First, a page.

Metropolitan Tennessee is a first-ever analysis of the role of the state’s ten metropolitan areas in jobs, human capital and state tax revenue. These ten metropolitan areas cut across traditional divisions between rural, suburban and urban and are located in each of the state’s grand divisions. Read the report: Metropolitan Tennessee: The Role of Metropolitan Areas as the Economic Engines of the State Economy (January 2010).
The 363 metropolitan statistical areas (MSAs) in the United States account for 83% of the national population and 86% of all employment. In Tennessee, 73% of all residents live in the state's ten MSAs, which also account for 79% of all employment and 83% of the state's GDP. The four largest MSAs in Tennessee, Memphis, Nashville, Knoxville and Chattanooga, alone account for 58% of all residents, 66% of all employment and 72% of the state GDP.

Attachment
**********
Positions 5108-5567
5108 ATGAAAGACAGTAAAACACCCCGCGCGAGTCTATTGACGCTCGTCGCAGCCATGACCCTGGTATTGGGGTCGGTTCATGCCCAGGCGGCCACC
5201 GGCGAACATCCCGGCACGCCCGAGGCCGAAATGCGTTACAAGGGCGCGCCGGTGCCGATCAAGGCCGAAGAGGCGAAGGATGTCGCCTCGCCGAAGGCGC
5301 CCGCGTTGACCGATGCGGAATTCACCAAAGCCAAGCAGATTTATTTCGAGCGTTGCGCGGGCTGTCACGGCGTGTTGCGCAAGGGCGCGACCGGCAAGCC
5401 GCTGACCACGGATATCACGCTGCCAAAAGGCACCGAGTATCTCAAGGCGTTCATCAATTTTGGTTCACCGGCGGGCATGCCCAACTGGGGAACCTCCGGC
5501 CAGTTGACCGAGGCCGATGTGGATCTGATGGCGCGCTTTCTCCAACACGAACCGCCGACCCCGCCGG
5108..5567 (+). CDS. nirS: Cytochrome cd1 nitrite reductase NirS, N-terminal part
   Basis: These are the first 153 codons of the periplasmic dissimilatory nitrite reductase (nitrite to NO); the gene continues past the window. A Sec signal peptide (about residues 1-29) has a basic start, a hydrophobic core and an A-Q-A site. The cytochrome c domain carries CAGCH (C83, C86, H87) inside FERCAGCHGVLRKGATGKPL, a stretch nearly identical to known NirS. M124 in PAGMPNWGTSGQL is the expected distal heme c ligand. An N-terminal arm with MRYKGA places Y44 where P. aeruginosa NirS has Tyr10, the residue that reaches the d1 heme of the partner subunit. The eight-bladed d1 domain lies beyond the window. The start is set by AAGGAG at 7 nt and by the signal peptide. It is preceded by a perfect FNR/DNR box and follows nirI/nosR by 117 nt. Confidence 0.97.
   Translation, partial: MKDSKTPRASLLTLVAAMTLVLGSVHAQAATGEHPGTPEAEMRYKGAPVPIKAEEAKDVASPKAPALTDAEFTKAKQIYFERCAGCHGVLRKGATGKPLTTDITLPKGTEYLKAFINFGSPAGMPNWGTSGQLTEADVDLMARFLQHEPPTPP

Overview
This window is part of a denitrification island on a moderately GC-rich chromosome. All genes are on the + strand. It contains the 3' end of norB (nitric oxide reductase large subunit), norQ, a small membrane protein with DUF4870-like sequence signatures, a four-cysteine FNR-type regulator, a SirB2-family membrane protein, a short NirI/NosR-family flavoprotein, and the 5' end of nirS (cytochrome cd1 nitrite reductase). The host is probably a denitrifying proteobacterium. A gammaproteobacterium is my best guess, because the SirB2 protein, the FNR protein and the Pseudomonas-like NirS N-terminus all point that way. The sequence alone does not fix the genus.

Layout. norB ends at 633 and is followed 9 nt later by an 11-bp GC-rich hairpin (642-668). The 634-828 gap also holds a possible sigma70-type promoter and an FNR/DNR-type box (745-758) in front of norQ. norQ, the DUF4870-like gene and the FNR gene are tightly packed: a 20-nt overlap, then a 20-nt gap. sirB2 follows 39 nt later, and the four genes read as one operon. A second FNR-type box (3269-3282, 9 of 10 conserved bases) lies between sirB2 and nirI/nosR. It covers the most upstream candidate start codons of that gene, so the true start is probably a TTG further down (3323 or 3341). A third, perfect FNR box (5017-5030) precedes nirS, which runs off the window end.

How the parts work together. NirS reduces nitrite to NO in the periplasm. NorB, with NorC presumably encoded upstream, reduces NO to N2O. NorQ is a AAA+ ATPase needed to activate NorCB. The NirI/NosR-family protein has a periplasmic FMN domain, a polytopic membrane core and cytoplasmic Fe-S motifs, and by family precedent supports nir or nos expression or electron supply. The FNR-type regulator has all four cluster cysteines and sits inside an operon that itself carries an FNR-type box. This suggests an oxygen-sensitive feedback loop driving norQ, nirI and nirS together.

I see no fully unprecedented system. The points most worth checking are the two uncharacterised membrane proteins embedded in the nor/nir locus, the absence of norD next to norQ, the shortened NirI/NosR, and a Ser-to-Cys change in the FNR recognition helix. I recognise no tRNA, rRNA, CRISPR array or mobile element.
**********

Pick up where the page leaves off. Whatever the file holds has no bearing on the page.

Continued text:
Because the United States is a metro nation and Tennessee's economy is driven by its metros, the Ochs Center will focus increasingly on issues that cut across individual cities, suburbs and rural areas. The Ochs Center is a partner in the Brookings Institution's Blueprint for American Prosperity: over the coming years, it will work with other partners in Knoxville, Memphis and Nashville to study issues in Tennessee with a more regional and metropolitan perspective.
In addition, the Ochs Center will increasingly examine issues in midsize cities and metropolitan areas across the nation. While discussion of urban policy often focuses on issues from the perspective of the nation's largest cities, those with more than one million residents, more people actually live in midsize cities like Chattanooga (with population between 100,000 and 300,000 residents) that are often the center, or a vital part, of metropolitan areas.
As part of the Restoring Prosperity program at Brookings Institution, Chattanooga's revitalization is featured in a case study. the report highlights the "Chattanooga Way" in which public and private forces work together to move Chattanooga forward. To read the report, click here.
For a powerpoint presentation see: Why Mid Size Cities Grow (September 2007).
To read an op-ed by David Eichenthal on why place matters, click here.